The Cullen family were known for two things - hockey and automobiles.
Cullen was a true offensive dynamo, but in the NHL he found himself playing with the tight defensive Toronto Maple Leafs in the 1950s. Those Leafs teams played a physical, grinding game and focused on defense more than offense. Despite a 20 goal season in 1957-58, Cullen never fit in with the Leafs.
The New York Rangers claimed Cullen in an intraleague draft in 1959, but torn knee ligaments and a broken hand really hampered his two seasons in Manhattan.
By 1963 Cullen left the ice for good as he had another career calling him. And it all started with a chance meeting by Brian Cullen that he called "the luckiest break" in his six year NHL career.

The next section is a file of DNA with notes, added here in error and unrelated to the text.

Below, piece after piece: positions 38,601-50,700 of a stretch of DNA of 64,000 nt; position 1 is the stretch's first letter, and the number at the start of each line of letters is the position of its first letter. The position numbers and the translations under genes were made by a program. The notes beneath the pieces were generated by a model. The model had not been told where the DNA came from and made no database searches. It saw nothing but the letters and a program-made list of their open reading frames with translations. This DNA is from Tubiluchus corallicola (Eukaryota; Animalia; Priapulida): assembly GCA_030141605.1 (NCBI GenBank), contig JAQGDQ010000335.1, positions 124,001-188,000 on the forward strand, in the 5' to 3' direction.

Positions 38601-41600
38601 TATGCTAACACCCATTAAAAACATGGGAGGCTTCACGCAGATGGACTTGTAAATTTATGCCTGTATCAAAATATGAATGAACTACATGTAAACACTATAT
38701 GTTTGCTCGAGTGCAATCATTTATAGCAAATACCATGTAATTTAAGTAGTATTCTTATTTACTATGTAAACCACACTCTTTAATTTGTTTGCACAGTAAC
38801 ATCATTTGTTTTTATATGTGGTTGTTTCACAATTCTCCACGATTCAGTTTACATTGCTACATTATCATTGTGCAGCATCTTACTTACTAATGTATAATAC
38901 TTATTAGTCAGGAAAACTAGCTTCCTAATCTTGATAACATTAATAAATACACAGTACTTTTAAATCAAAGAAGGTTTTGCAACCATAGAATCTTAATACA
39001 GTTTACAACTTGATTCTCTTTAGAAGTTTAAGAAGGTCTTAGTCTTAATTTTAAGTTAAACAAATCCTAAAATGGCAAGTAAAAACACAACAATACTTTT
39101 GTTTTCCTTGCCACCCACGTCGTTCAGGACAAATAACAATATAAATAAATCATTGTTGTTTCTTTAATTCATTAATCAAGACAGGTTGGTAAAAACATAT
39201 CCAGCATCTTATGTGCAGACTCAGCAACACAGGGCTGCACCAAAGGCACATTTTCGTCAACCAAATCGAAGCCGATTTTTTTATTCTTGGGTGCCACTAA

Cullen was attending a father-son banquet in Richmond Hill, Ontario when he met a man who convinced Cullen and teammate Bob Pulford to come to his house because his young son could not attend due to a broken leg. They dropped by, signed the kid's cast, and began a friendship with Herb Kearney - a notable Toronto car dealer.
When Cullen retired from pro hockey in 1961 Kearney took him under his wing and gave him a job as a leasing manager. Learning the entire business from the bottom up, Cullen eventually secured his own General Motors car dealerships.
Brothers Barry and Ray, along with Barry's son John, all played in the NHL and all got into the car sales business, too.
Brian also found success raising thoroughbred racing horses.